Saturday, 15 May 2010

Reiske's So-called "Taliban Hoards"

In reply to Tim Johnson's comments on Bactrian coins being more common on the US market as a result of the activities connected with the Soviet invasion and civil war, coin collecting archaeologist John Rieske writes on Moneta-L:

Not long after the Taliban's violent takeover of Afghanistan, two (at least) massive hoards were rumored to have been sold off by the Taliban. Rumors were that these Greek period coins weighed in the range of several tons each. (I heard two tons and five tons.) There soon followed a period where all Baktrian coins suffered a substantial reduction in value as a result. A question I have is this: Since these coins were sold by the then recognized government of Afghanistan by most nations at the time, why then would these coins be considered illicit?

His point is that these coins are currently "considered illegitimate by the US government and others", though does not specify under what law they "could conceivably be confiscated if a collector is found to be in possession of any in his/her collection".

Since the exact composition of these hoards are not known, this could conceivably result in any unprovenanced Baktrian coins being considered a part of these hoards. These unprovenanced Baktrian coins probably include many that were legitmately collected, but over time, and after a number of sales, the purchase records may, somewhere along the line, have become lost. So what would the rights of those who bought any of these in good faith be? This question may sound rhetorical, but the situation is already primed to come to pass.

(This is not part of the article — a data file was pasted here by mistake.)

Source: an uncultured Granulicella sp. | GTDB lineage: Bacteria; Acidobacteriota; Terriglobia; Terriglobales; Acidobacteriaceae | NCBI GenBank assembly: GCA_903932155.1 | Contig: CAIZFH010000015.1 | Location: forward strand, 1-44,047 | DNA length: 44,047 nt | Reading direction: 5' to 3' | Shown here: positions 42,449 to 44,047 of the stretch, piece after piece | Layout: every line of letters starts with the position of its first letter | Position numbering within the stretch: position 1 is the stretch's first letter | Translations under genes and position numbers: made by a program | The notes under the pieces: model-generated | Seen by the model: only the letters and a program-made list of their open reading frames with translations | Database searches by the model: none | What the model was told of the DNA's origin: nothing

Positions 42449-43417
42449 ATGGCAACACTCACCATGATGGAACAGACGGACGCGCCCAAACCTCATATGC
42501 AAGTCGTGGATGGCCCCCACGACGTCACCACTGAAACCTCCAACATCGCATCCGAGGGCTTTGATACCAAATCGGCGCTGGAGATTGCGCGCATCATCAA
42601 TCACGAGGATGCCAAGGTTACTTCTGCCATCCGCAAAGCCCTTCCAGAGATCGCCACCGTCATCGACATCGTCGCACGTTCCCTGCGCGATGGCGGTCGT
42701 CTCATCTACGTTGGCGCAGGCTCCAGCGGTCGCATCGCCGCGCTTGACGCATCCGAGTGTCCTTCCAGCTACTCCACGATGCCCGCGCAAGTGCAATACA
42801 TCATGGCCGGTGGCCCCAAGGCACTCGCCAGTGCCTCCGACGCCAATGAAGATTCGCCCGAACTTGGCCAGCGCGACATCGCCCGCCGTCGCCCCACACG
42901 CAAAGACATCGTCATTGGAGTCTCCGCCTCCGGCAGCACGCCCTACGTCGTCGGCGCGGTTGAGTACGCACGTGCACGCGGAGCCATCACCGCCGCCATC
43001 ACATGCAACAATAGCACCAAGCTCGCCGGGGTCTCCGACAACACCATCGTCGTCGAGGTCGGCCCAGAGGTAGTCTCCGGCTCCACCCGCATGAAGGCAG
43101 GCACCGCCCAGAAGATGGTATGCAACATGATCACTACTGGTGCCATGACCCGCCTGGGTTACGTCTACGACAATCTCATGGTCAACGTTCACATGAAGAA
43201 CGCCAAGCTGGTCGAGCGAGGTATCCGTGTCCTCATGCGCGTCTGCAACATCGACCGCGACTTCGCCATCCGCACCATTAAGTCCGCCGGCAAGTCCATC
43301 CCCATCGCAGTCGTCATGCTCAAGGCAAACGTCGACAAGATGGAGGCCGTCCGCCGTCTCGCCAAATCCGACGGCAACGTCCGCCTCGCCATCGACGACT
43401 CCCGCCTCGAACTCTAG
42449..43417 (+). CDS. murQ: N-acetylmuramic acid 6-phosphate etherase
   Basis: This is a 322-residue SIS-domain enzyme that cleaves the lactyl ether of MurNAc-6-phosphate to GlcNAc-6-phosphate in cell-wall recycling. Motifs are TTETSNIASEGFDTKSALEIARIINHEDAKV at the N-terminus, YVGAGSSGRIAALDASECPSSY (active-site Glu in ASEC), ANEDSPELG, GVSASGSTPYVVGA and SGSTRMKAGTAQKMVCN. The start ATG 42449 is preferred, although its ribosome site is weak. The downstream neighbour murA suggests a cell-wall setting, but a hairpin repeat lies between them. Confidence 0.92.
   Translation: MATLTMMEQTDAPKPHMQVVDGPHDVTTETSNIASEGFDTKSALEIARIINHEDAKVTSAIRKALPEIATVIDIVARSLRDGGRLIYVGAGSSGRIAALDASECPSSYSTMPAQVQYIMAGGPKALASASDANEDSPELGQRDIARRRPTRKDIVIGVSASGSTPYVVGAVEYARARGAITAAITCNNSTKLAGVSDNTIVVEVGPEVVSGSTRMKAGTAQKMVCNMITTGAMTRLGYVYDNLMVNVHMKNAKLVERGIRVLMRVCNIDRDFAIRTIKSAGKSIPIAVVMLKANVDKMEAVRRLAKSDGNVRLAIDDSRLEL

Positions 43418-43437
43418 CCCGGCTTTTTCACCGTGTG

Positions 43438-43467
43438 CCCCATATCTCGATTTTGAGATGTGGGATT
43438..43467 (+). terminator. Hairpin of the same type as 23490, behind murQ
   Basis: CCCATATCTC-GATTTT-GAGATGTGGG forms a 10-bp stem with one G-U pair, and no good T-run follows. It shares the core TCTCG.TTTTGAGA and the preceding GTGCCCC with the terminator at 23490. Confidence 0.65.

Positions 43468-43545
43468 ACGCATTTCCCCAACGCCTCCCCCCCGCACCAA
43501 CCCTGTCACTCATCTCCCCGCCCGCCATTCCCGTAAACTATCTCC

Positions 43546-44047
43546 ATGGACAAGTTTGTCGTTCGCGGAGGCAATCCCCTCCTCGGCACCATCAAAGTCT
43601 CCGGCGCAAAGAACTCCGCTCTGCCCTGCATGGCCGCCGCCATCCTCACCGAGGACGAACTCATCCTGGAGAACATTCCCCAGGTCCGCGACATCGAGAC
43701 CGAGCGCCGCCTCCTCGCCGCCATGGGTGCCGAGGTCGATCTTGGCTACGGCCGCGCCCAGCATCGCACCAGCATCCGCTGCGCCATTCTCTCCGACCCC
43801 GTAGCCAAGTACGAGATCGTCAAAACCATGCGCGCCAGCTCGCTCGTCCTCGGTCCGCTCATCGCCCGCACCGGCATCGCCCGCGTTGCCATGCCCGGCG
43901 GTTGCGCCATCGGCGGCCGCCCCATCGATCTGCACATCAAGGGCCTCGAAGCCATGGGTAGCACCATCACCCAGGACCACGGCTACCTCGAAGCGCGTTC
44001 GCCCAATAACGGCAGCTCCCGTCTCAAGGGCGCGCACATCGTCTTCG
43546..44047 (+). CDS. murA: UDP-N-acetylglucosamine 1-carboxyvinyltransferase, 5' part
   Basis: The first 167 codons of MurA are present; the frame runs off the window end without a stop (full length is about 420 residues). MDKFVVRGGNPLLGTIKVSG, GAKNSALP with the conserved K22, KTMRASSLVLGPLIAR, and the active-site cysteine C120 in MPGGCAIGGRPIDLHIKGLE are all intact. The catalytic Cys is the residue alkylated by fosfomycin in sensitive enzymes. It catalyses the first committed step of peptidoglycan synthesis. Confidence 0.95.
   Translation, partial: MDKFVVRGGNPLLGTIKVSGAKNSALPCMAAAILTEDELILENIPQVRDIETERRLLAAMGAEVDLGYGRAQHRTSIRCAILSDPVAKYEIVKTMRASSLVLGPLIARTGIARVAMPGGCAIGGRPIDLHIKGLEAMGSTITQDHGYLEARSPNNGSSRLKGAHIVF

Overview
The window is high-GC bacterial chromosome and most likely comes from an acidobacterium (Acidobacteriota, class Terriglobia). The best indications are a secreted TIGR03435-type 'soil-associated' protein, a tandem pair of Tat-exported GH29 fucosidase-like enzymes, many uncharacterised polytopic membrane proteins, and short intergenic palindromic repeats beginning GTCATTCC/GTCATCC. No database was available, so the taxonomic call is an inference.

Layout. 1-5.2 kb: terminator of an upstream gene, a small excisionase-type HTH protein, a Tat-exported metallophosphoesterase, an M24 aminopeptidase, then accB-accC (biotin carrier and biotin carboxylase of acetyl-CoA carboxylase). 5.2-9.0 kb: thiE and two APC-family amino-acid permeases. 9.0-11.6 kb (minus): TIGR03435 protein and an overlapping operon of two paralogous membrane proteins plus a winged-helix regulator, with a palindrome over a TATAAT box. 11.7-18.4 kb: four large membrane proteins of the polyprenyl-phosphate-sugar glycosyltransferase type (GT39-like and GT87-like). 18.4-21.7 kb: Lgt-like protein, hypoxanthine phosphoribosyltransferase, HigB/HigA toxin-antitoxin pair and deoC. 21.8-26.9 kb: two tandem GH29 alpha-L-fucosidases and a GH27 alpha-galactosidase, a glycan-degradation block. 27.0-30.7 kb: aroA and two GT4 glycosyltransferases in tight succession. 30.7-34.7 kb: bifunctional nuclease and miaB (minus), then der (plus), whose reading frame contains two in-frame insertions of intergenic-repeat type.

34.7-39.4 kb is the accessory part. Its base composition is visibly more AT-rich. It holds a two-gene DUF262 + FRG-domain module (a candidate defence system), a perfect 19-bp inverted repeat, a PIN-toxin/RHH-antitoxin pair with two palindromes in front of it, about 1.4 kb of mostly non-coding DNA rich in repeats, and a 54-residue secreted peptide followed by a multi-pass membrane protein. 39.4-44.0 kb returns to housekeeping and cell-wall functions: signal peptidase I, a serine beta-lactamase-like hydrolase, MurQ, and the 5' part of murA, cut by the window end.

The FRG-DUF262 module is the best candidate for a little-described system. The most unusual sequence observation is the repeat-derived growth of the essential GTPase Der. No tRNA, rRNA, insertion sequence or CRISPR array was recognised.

It seems he is referring to the Mir Zakah hoards. They were discovered in 1992, and on the market in Peshawar (which is of course in Pakistan, not Afghanistan) by 1994. So this was during the period of the civil war between Mujahadin groups. The Taliban only began their rise to power 1996-8 and their international recognition was later still. Thus I do not see how it can be true that the coins were sold by the Taliban as "the recognized government of Afghanistan", if they were sold by the Taliban at this time it was when the latter were an insurgent group fighting against the Kabul government.

News reports at the time (for example an odd pro-collecting one by David Keys of April 1994 in the Independent) indicated the objects from these hoards were on the market illicitly, and the Kabul government had not sanctioned them leaving the country. Rieske claimed off-list that "the hoards were called the Taliban Hoards because they were the ones that were enriched by them", but I am not sure who was calling what "The Taliban Hoards", as a Google search of the term only reveals a heap of people that cannot distinguish the word "hoard" from "horde".
It is odd isn't it that collectors regard archaeologists who worked in Saddam's Iraq suspect, but feel its OK to put money into the coffers of the Taliban, for even in the 1990s there were numerous reports on their poor human rights record and oppression of citizens.

[In answer to my question "Do you have any of these coins?" he replies of course "I would not tell you if I did", which is perhaps an odd response if he genuinely thought any such coins had been acquired legitimately.]

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